C: SARS v The Thistle Trust – The Supreme Court of Appeal puts paid to distributions of capital gains through multiple discretionary trusts

​​​The Oxford online dictionary defines a thistle as a widely distributed herbaceous plant of the daisy family, which typically has a prickly stem and leaves and rounded heads of purple flowers. On 7 November 2022 the Supreme Court of Appeal (SCA) delivered judgment in C: SARS v The Thistle Trust,1 overturning the tax court’s decision and confirming that capital gains cannot flow through multiple discretionary trusts. For the taxpayer, this was ironically, a prickly decision because it resulted in the gains being taxed at twice the rate in the trust instead of in the hands of its natural person beneficiaries.

In June 2021 I examined Case 24918, since reported as ITC 19412 and concluded that the tax court’s decision was incorrect and should be approached with caution.3 The matter was subsequently taken on appeal by SARS to the SCA in C: SARS v The Thistle Trust, which upheld the appeal except for the 50% penalty which SARS had imposed, which the court directed be remitted. At the time of writing this article, the taxpayer’s counsel was hoping that its client would seek leave to appeal the decision to the constitutional court.4


The Thistle Trust is a beneficiary of various trusts that comprised the Zenprop Group (‘the tier 1 trusts’). These trusts were a group of ten vesting trusts that conduct the business of the Zenprop Group, a group of property owners and developers. In the 2014 to 2016 years of assessment, the Tier 1 Trusts disposed of certain capital assets. The capital gains so realised were distributed, amongst others, to the Thistle Trust in the same years of assessment. The Thistle Trust, in turn, in the same years of assessment, distributed the amounts it received to its beneficiaries. It treated the proceeds received as taxable in the hands of its beneficiaries.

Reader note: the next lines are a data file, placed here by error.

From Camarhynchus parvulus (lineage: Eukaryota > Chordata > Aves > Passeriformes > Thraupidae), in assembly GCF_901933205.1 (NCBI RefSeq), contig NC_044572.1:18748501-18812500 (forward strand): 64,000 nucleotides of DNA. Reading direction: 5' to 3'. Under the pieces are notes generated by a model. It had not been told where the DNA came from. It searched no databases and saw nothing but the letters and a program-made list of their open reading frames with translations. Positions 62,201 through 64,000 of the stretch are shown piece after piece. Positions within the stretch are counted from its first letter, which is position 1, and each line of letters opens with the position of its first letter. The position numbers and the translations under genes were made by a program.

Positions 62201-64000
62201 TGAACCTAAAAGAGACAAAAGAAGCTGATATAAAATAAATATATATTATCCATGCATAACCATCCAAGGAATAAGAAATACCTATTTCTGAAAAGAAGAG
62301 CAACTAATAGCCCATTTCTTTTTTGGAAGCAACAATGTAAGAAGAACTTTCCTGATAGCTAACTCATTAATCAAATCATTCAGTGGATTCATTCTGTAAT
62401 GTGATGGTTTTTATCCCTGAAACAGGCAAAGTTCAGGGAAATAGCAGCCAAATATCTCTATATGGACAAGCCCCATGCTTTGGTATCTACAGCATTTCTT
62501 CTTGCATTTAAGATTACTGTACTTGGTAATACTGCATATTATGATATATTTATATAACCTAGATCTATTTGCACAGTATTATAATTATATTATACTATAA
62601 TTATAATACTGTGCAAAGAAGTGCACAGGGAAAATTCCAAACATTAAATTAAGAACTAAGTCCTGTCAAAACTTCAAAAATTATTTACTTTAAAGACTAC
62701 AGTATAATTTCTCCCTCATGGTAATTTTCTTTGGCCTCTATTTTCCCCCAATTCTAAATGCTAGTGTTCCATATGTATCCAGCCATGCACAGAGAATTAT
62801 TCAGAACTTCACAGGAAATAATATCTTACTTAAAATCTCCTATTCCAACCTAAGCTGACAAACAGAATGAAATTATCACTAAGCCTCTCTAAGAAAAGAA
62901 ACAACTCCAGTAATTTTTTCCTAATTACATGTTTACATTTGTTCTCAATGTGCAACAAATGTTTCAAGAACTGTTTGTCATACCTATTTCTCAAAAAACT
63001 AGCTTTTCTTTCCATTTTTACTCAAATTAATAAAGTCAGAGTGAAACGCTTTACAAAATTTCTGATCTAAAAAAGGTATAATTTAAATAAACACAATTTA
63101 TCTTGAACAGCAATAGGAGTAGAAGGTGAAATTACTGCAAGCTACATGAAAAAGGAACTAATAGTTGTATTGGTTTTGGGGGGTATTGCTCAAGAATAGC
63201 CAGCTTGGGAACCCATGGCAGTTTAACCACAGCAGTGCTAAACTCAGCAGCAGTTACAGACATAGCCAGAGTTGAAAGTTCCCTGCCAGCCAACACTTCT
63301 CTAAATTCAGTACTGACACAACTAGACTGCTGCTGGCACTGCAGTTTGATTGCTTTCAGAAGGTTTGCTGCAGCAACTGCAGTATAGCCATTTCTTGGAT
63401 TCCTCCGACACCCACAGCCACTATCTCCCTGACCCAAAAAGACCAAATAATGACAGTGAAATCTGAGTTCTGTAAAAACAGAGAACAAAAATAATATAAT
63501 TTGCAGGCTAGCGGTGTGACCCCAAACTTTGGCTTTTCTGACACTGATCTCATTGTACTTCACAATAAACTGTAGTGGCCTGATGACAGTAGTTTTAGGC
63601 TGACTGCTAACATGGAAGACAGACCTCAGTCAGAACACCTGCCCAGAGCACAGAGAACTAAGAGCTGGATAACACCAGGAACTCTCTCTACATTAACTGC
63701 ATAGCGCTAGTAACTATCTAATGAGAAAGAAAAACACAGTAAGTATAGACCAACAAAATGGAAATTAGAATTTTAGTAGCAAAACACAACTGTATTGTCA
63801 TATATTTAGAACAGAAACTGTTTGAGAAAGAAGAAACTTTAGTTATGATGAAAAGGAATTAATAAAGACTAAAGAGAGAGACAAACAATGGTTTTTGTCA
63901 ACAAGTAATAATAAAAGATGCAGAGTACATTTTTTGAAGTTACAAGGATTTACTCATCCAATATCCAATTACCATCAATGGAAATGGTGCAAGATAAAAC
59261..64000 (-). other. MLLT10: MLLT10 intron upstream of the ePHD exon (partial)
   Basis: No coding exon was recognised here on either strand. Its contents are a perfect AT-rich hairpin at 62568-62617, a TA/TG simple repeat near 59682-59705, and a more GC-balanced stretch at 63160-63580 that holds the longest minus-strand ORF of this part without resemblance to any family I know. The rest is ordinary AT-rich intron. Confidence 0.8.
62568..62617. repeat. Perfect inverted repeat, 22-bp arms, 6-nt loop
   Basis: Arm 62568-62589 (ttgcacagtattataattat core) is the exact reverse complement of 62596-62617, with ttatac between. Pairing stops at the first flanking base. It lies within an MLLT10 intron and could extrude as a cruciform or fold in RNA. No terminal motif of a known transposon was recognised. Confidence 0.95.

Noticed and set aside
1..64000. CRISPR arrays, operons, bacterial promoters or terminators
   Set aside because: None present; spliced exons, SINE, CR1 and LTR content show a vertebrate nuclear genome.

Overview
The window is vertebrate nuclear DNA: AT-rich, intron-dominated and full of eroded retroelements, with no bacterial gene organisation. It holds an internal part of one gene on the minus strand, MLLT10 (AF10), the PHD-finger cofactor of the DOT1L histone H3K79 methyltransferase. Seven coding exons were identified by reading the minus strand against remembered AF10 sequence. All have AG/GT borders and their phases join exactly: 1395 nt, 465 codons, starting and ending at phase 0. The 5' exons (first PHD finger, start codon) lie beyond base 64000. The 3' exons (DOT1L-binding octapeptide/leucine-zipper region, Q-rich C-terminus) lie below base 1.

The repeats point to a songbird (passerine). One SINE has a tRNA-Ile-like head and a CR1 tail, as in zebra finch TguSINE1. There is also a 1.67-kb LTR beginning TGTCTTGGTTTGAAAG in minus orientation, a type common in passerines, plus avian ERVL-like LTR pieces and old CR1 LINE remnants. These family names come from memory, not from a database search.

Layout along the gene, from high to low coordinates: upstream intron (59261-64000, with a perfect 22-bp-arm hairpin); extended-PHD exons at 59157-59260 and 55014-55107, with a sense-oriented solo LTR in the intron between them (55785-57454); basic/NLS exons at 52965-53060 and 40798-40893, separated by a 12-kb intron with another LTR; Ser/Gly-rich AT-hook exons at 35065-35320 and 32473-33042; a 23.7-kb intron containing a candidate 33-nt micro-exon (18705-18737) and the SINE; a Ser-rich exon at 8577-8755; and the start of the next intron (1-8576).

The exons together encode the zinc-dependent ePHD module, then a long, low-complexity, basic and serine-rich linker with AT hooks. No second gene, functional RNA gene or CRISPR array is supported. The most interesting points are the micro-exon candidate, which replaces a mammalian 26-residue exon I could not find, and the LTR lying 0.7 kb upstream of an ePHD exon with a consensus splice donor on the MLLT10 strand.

SARS raised additional assessments for the years of assessment under review, taxing the capital gains in the Thistle Trust. SARS also imposed an understatement penalty on the Thistle Trust and required it to pay interest on the assessed liability.

The trustees of the Thistle Trust lodged objection on the basis that the trust had no taxable income, since the capital gains had been accounted for by the trust’s beneficiaries. The tax court found that the vesting trusts, that is, the Tier 1 Trusts, had disposed of capital assets and made capital gains. It held that the capital gains distributed to the Thistle Trust and subsequently passed on to its beneficiaries, constituted ‘amounts’ that fell within the purview of section 25B(1) and (2), and paragraph 80(2) of the Eighth Schedule to the Income Tax Act 58 of 1962 (Act).

Accordingly, the tax court concluded that the distribution to the beneficiaries of the Thistle Trust was a distribution of capital gains taxable in the hands of its beneficiaries and set aside the additional assessments.

The statutory framework

Under paragraph 80(2) of the Eighth Schedule a capital gain that is vested by a discretionary trust in a resident beneficiary must be disregarded by the trust and taken into account by the beneficiary of that trust. In other words, the gain can be attributed only to the beneficiary of the trust that disposed of the asset and cannot flow further through multiple discretionary trusts. The position with income is different under section 25B(1) which has no such restriction.